Friday, October 30, 2009
Sometimes I think Rich Dufresne invented Salvia. I know he invented Agastache for all intents and purposes (I wish he had a penny for every one sold). Over the years he's sent me cuttings and seed and pictures of hundreds of salvias, whetting my curiosity about this pantropical, pantemperate and just plain panegyrical group of plants. There is one species that Rich won't probably grow very well in North Carolina: Salvia caespitosa is the undisputed rock garden gem of this giant genus. Like so many other fabulous Turkish plants, it was introduced into general cultivation about the time the Flora of Turkey was being written, and probably traces to an Alpine Garden expedition, or perhaps even to Peter Davis, mastermind of that incredible book.
It has been subsequently recollected by several Czechs, although their plants are not as dense and adorable as the original introduction. Albeit they are darker blue. I remember Jim Archibald once showing a slide of a lemon yellow phase of the one that's pictured above: I hope it has persisted in its wild home: Turkey is in the violent throes of transforming from a 3rd world country into a 1st world country, and as we know in America, there are great costs to this sort of metamorphosis...
There's not much one can say about a plant like this...you just sort of look at the picture and sigh. And feel sorry for those who don't have rock gardens, where you can grow this sort of treasure. Let them watch "reality television", or talk shows (is there anything sadder than people watching other people lead dull lives or talk vapidities? Oh yes, there's watching other people exersize--the definition of television sports). But I digress...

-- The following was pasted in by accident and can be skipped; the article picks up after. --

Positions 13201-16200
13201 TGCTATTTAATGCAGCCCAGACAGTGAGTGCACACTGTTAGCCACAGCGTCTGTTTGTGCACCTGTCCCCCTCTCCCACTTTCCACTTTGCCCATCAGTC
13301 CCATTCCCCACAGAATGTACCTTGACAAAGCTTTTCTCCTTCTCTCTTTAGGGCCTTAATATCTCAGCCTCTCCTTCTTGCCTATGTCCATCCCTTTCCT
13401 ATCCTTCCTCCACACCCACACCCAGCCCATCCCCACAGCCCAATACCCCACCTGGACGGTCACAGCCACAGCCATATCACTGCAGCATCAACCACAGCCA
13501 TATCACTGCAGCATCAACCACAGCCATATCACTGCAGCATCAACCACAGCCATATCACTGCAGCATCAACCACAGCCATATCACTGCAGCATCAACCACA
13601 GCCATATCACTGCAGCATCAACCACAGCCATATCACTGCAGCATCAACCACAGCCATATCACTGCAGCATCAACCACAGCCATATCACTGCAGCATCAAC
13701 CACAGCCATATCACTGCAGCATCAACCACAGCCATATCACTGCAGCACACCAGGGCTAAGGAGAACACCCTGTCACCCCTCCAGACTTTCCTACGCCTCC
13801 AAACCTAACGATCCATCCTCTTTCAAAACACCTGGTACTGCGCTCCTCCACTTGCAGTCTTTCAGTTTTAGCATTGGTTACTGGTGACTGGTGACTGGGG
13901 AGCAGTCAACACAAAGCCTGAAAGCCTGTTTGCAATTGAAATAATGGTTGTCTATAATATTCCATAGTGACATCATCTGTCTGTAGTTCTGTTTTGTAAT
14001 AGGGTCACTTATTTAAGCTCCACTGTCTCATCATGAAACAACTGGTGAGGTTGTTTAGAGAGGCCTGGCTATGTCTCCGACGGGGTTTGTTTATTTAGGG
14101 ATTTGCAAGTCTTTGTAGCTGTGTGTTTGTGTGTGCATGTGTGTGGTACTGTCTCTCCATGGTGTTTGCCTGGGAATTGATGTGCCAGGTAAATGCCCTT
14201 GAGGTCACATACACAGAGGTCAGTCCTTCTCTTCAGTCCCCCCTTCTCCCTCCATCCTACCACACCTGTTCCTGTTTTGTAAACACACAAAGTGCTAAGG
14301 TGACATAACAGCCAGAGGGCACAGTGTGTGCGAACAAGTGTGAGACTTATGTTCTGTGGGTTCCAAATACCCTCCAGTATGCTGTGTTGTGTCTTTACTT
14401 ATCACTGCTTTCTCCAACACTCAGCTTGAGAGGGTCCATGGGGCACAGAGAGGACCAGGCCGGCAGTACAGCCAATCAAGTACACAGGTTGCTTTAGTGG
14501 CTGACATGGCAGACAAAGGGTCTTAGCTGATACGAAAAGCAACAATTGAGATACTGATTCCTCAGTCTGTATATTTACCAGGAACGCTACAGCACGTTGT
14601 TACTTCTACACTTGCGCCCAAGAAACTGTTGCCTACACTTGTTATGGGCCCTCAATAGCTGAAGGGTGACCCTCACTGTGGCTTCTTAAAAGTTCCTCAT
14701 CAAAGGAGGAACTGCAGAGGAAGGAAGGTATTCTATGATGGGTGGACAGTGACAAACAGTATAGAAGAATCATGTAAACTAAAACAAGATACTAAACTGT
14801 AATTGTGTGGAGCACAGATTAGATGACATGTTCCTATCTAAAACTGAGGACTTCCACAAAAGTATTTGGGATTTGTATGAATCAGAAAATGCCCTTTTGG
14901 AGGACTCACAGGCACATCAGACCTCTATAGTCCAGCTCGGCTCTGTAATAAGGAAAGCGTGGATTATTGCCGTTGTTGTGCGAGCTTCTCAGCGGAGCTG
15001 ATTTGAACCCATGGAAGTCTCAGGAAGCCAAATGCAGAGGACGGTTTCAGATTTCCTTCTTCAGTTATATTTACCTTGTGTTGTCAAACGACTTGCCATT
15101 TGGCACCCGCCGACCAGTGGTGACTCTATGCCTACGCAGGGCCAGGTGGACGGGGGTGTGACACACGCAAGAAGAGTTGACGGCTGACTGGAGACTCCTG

I probably grow several dozen salvias. I have probably grown nearly 100 kinds in my day. And this is really a drop in the salvia bucket. To paraphrase Socrates the night before he drank hemlock, "I want to die growing one Salvia more".
Thursday, October 29, 2009
Agave neomexicana at DBG Agave utahensis v. kaibabensis at Sandy's
I grant you there are more and more agaves blooming every year in Denver. But there are certain things that call for a sort of drumroll in the garden, like when most any Amorphophallus is in blossom, or the fabulous giant Chihuahuan yuccas (which have become almost commonplace as well) and any agave blooming makes for a sort of one-plant-festival in the garden.
This year not one, not two, but three agaves bloomed at Denver Botanic Gardens (two in the Rock Alpine Garden). The one pictured above was actually in Dryland Mesa, along the northwest side: the first time this fabulous colony of rosettes had deigned to bloom. The righthand picture is historic: that's Sandy Snyder's Agave utahensis, a much rarer plant in Denver and the first time I recall this subspecies blooming here in Colorado.
The juxtaposition of these two pictures captures the tremendous contrast in this genus: and there are even greater variations: the wide panicles of A. havardiana and the brilliant red trumpets of A. polianthiflora, neither of which bloomed for anyone I know of this year, but have in the past.